This doesn’t just concern me; it horrifies me. Why? Two reasons. One is that they have written themselves off. They did not say it was too hard, or that the Covid pandemic threw up roadblocks other generations might not have had to surmount, or that somewhere in their futures, bright and glorious things might still await, despite their lack of a maths GCSE. This failure was a result of something lacking within themselves; no agency, no poor decision making; it just happened, as inexplicable as the fact that the sky is blue, and equally not to be questioned. This leads to my other concern: that there was no engagement, even then, with the idea that this might be subject to change. A self-fulfilling prophecy, there’s no question that they have failed, are failing now, and will always fail, and the suggestion that this might be within their own power to change barely even warrants a hair toss or glancing up from the screen in front of them.

Post it 2: what if…?

What if you did get that 4? How would you feel then? “Happy.” (Lyrical, aren’t they!) But it’s not going to happen. How do you know? I tried really hard last year and still got a 2; I’d rather fail because I didn’t try, than fail after putting the effort in; I don’t need it and never will, so what’s the point in being here anyway?

My style of teaching is all about authenticity, about relationships, about trust. I take the time when I first meet my students to build up that trust, to work on relationships and overcome those roadblocks, before I get anywhere close to trying to teach some maths. So yes, I can spot those responses as defensiveness and despair and delusion as easily as the next teacher. But this is where us failing them comes in. Education is not in a state at the moment to take the gentle approach. Teachers are leaving left right and centre, over-criticised, under-supported, overwhelmed. Learning Support Assistants are leaving to work in warehouses and earn three times as much per month. Classes are cancelled because groups get too small or the funding just doesn’t add up, with students moved like pawns on a chessboard, easy to sacrifice, the opening gambit of the game, never the focal point or the end result. How can authenticity, relationships, trust, stand up to any of this? And without those things, what hope do I have of my students listening to me when I make the links to why they’ll need this, or have a discussion about relevance, about ambition, about building on last year and aiming for progress, not perfection?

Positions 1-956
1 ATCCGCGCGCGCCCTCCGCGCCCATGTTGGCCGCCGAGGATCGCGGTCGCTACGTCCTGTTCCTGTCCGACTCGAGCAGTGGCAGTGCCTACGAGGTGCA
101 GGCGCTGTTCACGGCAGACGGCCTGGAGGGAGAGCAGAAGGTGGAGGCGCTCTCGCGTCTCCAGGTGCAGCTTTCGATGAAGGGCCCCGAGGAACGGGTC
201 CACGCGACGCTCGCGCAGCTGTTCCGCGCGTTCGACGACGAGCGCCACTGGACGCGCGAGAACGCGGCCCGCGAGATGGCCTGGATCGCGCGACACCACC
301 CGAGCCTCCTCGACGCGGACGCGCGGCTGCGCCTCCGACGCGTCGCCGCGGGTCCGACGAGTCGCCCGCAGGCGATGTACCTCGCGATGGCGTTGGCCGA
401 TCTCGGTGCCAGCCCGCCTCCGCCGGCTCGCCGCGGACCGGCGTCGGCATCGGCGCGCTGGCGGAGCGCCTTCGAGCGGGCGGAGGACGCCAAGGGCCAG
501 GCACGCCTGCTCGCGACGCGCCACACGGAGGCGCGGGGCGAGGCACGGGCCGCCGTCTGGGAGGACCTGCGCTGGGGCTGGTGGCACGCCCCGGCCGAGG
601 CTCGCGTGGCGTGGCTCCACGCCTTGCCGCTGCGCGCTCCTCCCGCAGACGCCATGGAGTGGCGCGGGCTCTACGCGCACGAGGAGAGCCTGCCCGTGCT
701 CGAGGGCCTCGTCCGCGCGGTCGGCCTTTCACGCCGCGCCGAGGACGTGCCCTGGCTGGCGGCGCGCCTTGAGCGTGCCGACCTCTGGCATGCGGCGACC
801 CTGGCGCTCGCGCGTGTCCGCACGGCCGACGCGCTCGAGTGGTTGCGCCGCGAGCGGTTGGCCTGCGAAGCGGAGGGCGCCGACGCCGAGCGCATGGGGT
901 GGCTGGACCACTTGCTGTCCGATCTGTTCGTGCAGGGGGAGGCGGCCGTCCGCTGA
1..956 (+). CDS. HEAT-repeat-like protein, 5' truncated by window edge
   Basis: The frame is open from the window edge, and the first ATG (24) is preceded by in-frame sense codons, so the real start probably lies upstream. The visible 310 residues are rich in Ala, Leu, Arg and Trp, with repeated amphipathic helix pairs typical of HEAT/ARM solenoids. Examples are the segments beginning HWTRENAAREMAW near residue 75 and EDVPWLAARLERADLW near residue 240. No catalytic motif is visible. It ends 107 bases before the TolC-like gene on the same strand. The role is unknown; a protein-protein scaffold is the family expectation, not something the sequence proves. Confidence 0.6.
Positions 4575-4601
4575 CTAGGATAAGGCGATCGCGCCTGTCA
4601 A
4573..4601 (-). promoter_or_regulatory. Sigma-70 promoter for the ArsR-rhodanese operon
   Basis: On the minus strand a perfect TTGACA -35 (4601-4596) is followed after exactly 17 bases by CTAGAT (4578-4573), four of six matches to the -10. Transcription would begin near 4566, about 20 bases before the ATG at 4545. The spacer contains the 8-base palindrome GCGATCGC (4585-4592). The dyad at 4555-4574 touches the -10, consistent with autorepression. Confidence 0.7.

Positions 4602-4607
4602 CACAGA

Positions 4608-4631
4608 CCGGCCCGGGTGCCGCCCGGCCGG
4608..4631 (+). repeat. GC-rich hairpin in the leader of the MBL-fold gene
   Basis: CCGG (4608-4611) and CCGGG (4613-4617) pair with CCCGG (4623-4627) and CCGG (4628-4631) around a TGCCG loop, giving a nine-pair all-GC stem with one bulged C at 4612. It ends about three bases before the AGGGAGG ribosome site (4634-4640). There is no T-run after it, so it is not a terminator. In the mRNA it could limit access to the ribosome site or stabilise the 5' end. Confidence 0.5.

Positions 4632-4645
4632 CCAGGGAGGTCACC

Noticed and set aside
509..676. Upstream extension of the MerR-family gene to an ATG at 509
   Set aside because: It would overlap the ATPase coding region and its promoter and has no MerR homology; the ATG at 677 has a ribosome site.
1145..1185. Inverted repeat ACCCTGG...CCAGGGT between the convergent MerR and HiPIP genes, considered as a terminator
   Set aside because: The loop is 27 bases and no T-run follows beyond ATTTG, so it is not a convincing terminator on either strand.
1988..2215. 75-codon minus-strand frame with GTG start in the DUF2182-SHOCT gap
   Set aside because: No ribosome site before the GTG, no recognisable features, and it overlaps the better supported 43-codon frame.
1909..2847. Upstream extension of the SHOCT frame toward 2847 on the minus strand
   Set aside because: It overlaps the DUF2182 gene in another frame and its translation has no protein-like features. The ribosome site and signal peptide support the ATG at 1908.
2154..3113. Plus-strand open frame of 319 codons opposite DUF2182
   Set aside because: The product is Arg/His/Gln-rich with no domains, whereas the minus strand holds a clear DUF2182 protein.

So what has this course, and this year, taught me? I have made connections between the functional skills I’ve been teaching for years and the GCSEs I’m new to. I have learned that students are students and maths is maths and barriers to learning will always be there, and it’s a wonderful thing to now have 5 different approaches rather than sticking to one and hoping it will always work. And I’ve learned that without both sides of the room being willing to be present, honest, and able to not just see our failures but also learn from them, no amount of breakfast maths or alternatives to worksheets will ever genuinely engage this particular group of kids.